Shrink Wrap Wings !

Discussion in 'Tube and Fabric' started by Greg Mueller, May 22, 2008.

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  1. Oct 1, 2015 #81

    airplaneAddict

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    My plane with me in it is under 500lbs. I has 26ft*5ft=130 sq ft wing area or 18,720 sq in.

    I need strength of at least 500lbs / 18,720 sq in = .027 lbs/sq in. or 4lbs/sq ft.

    74lbs/sq in for oracover /5 strength ratio = 14.8 lbs/sq in for shrink wrap. I should be good by a wide margin.

    do the calculickulations make sense to you?
     
  2. Oct 1, 2015 #82

    proppastie

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    need the thickness of shrink wrap the 74 lb/in width of test sample..... to get psi need thickness. You have the right idea though.
     
  3. Oct 1, 2015 #83

    airplaneAddict

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  4. Oct 1, 2015 #84

    airplaneAddict

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    the thickness of the shrink wrap I used is .006 in...the test sample was .009 in .....how does that come into play?

    I think the width would be less than an inch
     
  5. Oct 1, 2015 #85

    airplaneAddict

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    PSI is pounds per square inch
     
  6. Oct 1, 2015 #86

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  7. Oct 1, 2015 #87

    airplaneAddict

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  8. Oct 1, 2015 #88

    proppastie

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    First off I am not an experienced aircraft stress specialists. I had not planned to examine this issue in my design as I planned to use existing known methods. The question of "is this strong enough" is a not normally answered here. There are many aspects of stress analysis and aerodynamics/wing loading that are beyond my experience. That being said and hopping that someone that knows how to do it is watching I will throw out some thoughts ....be very careful here, sometimes you get what you pay for.

    PSI ...pounds per square inch...lb/sq in.... of fiber strength is different than one square inch of wing loading. The air load on a square inch of wing is different than the tensile load on one square inch of fiber cross section under tension.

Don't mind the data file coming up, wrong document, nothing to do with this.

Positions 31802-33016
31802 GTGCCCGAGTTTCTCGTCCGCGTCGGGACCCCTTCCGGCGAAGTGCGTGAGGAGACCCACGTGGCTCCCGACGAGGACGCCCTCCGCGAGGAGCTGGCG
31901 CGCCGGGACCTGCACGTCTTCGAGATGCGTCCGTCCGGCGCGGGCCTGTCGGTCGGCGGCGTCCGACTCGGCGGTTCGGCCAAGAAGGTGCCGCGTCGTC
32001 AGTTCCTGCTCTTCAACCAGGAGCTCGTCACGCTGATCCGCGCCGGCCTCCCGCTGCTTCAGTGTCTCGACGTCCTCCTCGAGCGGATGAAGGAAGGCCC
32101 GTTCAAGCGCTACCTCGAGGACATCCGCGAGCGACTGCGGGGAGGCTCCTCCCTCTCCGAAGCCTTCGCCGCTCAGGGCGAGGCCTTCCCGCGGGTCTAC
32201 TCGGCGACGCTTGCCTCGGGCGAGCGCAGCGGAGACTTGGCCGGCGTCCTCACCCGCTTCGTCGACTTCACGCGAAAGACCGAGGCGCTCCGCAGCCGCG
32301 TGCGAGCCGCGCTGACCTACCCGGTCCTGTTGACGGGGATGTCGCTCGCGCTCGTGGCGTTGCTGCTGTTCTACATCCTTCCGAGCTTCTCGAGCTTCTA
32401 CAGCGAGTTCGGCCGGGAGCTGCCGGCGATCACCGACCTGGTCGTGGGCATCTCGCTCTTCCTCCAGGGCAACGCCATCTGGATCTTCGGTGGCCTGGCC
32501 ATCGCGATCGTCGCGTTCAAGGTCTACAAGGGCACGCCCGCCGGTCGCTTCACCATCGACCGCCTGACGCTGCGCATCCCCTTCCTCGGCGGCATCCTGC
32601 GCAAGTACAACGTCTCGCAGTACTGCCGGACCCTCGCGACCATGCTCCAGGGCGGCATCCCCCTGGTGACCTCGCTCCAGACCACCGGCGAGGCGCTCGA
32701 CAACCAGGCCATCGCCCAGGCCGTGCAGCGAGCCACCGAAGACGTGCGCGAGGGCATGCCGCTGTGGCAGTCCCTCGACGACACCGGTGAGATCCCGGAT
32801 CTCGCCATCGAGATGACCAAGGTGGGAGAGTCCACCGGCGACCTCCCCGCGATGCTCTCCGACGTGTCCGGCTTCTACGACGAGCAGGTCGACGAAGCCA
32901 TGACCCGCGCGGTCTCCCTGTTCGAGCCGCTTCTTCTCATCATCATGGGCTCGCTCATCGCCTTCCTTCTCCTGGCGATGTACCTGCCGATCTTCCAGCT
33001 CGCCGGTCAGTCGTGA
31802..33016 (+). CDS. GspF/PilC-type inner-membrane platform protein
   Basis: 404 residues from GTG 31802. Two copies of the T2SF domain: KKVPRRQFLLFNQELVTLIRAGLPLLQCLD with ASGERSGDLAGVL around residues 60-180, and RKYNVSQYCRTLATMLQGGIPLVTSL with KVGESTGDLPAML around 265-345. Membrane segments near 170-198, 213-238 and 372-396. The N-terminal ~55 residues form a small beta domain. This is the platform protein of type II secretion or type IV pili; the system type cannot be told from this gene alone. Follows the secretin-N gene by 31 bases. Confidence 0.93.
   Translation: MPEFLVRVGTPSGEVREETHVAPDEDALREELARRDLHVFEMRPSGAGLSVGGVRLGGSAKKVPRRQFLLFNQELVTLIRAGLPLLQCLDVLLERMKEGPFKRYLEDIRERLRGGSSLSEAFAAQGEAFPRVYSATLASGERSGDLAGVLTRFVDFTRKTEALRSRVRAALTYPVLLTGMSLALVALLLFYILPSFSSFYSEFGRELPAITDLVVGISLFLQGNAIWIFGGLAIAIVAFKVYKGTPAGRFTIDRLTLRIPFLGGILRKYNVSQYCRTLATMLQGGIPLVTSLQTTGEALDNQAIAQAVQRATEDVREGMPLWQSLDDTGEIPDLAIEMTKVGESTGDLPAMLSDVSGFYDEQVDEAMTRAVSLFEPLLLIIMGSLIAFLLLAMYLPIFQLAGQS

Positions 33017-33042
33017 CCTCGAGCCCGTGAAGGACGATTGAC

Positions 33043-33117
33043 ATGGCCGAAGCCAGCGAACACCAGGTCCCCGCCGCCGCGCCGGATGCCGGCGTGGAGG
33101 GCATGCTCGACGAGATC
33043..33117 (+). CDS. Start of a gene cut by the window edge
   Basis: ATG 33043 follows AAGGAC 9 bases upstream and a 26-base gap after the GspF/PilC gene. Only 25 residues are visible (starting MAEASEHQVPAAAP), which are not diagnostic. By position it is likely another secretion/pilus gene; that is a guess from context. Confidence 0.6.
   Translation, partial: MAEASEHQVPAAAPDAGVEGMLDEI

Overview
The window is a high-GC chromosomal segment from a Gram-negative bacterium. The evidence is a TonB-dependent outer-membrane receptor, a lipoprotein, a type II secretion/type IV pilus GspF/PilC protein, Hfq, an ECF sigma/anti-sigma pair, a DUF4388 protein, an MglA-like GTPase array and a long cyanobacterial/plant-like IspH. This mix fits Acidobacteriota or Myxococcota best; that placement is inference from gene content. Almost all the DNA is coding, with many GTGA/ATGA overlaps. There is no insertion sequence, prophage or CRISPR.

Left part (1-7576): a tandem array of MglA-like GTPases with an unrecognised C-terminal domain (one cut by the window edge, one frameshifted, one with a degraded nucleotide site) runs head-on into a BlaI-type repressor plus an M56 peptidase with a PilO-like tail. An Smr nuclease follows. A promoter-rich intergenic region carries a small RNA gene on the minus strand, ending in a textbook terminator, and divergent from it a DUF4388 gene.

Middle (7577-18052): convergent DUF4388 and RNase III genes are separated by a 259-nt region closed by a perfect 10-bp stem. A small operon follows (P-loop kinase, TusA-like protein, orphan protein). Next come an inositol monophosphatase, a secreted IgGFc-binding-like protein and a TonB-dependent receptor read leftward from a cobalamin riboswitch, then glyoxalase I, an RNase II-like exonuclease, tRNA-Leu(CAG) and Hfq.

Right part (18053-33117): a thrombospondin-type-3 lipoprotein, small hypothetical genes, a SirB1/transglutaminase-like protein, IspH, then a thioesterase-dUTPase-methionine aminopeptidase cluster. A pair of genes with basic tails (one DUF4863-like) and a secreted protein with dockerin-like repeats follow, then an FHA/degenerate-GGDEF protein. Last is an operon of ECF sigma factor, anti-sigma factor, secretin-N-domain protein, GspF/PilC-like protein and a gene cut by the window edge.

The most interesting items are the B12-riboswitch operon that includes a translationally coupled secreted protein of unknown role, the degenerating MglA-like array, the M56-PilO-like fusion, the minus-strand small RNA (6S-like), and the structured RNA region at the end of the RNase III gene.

fabric tensile strength of one square inch of fabric is the perimeter of the inch square times the thickness of the fabric. = 1 in sq = 4 in x thickness (.006) = .024 sq in of shrink wrap cross section area in tension. .024 x 3000 = 72 lbs that square inch should fail at.

    You have calculated that at 500 lb you have .027 lb/sq in wing load.......you have forgotten your other factors such as "normal, utility or aerobatic" plus the safety factor of 1.5.

    I do not know what other factors go into an aircraft covering design...I do not know how the fabric test results (Maule punch test) relate to PSI or wing loading. I can compare or use FAA minimum standards, but it all takes time and research.

    I hope this helps, and that someone else will chime in an fill in the blanks.

    Edit: What is not listed is the yield point of the materials. The Shrink Wrap elongates up to 800 % before it fails, so at some point your skin will flap too much to fly even if it does not fail. The Oratex has a listing of up to 20% "Breaking Extension". If it is the same specification then perhaps you could still fly and perhaps not. Usually with stress we try to stay in the lineal point of the graph, and the material should not permanently deform up to limit load (normal,utility,aerobatic). Which means it will return to its former size. This could be a key specification and might be why the fabrics seemed to be so over-designed. Again I would guess this is a question for someone that died in the 30's but maybe there is an expert here.
     
    Last edited: Oct 1, 2015
  9. Oct 1, 2015 #89

    Dana

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    No, what you're calculating is wing loading. Fabric strength is generally measured in lbs / lineal inch, i.e. the breaking strength of a strip of fabric 1" wide. For standard aircraft covering fabric, the limit is 46 lbs/inch, which is 70% of the strength of new fabric. Using the 3000 psi strength in the link you posted, that would be 18#/inch, which is a lot weaker than aircraft fabric. Then there is the elongation or "stretchiness" as proppastie mentioned... it might not actually fail, but it may stretch and balloon out under air loads, altering (possibly dangerously) the airfoil. For some very back of the envelope calculations, Dacron has 15-20% elongation at break (at it's 46#/in breaking strength) whereas the shrink wrap has a 650% elongation at its much lower 18#/in breaking strength. This means that polyester aircraft fabric is 83 times less stretchy than .006 shrink wrap. Put another way, if standard aircraft fabric balloons out, say, 1/8" in flight (a made up but not unreasonable guestimate), then the shrink wrap will balloon out ten inches under the same load. Not very aerodynamic...

    Dana
     
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  10. Oct 1, 2015 #90

    proppastie